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Seve skips St. Andrews, but his spirit is here
What a shame. Ballesteros hoped to be on hand at the Old Course for a four-hole exhibition of past champions commemorating the 150th anniversary of the game’s oldest major. But his recovery from a brain tumor that nearly killed him has kept Europe’s most influential golfer ever close by the fishing village where he first learned to play the game, along Spain’s wind-swept northern coast.
Howling gusts and sideways rain forced cancellation of Wednesday’s exhibition, but did little to dim the memories of the man or his momentous win here in 1984. Ballesteros sent a video that was played at a dinner inside the Royal and Ancient clubhouse at St. Andrew for his former fellow champions. Not long after it ended, they voted to donate the 50,000 pounds ($76,394 USD) in prize money to the Seve Ballesteros Foundation, established for brain tumor research.
“He said, “I wish I could be there. I wish I had the energy to be there,” and he wished us all the best of luck,” said five-time Open champion Tom Watson, who finished two shots behind Ballesteros, tied for second, in 1984.
“It was sad. It was sad to see him,” Watson added. “He’s obviously struggling at this point, and it’s sad to see that.”
Ballesteros’ most recent interview took place at his home with Golf Digest’s Jaime Diaz, who imagined the Spaniard’s opening tee shot on the game’s most storied stage as “golf’s version of Muhammad Ali lighting the Olympic torch at the 1996 Summer Games.”
Like Ali, Ballesteros’ flamboyance and his fierce independence rubbed some of the people in authority the wrong way. And like Arnold Palmer, he was a crowd favorite nearly everywhere he went, though few galleries anywhere loved him more than the Scots. When his 15-foot birdie putt at the final hole dropped languidly into cup in that 1984 win, a roar erupted that shivered up and down the coast.
“Our playing careers never crossed, but what I remember, what I’ll always remember about Seve,” Cink recalled Wednesday, “was the way he thrust his fist into the air and then turned to the crowd in just about every direction and did it again and again.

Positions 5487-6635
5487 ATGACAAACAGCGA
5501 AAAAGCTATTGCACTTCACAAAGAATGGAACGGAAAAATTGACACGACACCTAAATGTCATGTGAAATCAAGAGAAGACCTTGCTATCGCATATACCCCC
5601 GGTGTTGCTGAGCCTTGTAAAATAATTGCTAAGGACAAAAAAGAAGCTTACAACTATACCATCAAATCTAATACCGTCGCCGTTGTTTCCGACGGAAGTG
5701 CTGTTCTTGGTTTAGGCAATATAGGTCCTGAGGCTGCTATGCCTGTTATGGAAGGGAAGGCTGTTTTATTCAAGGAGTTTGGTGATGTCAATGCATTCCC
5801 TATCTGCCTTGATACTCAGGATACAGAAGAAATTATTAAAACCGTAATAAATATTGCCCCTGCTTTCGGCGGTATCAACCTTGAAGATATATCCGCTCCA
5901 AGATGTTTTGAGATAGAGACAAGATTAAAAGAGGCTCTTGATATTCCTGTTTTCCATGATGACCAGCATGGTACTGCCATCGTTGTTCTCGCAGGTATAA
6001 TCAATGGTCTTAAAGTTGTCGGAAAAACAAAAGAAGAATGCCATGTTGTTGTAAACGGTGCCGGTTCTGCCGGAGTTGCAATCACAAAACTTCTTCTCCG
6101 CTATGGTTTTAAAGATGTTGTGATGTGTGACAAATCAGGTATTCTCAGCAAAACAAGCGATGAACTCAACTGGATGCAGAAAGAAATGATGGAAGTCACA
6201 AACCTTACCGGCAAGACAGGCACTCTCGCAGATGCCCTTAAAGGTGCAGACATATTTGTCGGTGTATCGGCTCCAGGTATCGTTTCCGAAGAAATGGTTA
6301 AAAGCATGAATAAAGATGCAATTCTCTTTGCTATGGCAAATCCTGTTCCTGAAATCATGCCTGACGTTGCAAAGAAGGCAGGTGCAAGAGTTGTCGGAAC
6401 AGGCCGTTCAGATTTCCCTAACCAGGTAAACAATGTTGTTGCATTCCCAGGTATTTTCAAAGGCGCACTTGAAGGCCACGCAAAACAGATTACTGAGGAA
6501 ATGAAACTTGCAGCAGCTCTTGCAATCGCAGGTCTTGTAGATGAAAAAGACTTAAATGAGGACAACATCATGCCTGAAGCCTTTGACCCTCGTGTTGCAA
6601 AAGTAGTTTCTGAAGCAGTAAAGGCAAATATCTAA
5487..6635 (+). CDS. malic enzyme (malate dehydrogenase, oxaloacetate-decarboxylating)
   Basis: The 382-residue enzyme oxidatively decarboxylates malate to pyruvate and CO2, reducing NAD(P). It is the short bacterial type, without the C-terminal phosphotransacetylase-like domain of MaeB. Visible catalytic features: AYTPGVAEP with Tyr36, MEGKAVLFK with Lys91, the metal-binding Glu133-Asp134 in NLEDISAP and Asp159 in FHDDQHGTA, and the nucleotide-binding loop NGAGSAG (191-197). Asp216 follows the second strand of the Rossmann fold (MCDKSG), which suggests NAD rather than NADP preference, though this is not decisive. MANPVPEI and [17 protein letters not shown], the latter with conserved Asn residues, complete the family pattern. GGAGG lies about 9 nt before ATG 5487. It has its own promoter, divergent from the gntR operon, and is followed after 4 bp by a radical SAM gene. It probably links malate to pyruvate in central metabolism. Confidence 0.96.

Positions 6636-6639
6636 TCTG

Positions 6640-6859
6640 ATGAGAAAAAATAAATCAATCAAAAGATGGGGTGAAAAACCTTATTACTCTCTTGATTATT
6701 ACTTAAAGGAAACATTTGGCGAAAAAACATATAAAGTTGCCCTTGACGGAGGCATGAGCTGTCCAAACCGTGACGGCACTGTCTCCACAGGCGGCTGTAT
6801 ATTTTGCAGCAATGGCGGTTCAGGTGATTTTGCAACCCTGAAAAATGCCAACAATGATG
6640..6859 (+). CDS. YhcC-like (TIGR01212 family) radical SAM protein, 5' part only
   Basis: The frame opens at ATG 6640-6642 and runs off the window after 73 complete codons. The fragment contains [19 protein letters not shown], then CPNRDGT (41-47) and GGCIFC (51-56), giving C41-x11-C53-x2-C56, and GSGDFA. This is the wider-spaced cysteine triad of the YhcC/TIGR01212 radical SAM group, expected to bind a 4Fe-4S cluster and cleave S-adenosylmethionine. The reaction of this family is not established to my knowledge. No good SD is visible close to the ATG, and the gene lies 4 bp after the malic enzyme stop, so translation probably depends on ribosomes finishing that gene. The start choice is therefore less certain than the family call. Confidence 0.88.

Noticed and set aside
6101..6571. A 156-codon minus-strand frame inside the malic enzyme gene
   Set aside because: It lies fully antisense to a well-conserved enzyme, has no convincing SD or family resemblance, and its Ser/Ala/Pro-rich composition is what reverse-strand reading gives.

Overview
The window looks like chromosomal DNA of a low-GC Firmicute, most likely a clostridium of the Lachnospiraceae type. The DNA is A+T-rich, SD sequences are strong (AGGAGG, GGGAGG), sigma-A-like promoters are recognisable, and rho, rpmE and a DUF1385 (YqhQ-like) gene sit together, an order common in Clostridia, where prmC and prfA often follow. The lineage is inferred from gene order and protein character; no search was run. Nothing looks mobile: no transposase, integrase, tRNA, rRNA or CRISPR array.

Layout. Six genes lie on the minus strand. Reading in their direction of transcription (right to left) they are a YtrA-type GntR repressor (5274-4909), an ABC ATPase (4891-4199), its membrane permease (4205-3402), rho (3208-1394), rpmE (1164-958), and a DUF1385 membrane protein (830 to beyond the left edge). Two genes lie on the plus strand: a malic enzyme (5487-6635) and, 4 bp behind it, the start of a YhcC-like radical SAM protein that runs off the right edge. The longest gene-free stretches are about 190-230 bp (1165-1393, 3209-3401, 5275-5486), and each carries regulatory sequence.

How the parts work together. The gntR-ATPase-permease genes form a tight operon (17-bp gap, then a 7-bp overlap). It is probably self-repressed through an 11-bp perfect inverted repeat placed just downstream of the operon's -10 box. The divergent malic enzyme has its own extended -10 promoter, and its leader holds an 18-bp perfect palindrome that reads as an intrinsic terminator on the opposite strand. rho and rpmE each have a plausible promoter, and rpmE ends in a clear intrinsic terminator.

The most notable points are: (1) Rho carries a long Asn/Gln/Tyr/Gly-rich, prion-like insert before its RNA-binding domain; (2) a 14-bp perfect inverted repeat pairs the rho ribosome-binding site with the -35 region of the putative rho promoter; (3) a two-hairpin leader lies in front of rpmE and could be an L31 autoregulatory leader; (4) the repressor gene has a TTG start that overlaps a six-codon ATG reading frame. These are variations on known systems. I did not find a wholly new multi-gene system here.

“I’m not sure people back home ever really appreciated how good he was,” Cink, the defending champion, added a moment later. “His English was only so-so … but even his game seemed like a foreign language. You’d see him hit all those incredible shots, but because the courses over here look brown and bumpy on TV, a lot of people just thought, ‘That’s the kind of stuff you do at a muni.’
He shook his head slowly, then let out a low whistle.
“They have no idea,” Cink finally said.
Despite winning a Masters to go with his three Opens and almost single-handedly igniting the game on the continent _ similar to the way Palmer popularized golf in America _ Ballesteros never received his due back in the U.S. Yet it wasn’t just the language barrier, or even the way his charisma and all those remarkable recovery shots _ including one from a parking lot _ got lost in translation. Much of what put off Americans, no doubt, was simply Ballesteros’ competitiveness and over-the-top delight at punishing the U.S. squad in several Ryder Cups.
“That only made him more of a hero to us,” countryman Miguel Angel Jimenez said. “There were so few models for many of us when we began playing, but it was not just his swing. It was how he walked, like a leader all the time, how he never lost his fighting spirit, no matter how much trouble he was in.
“It was so many things,” he added. “So many.”
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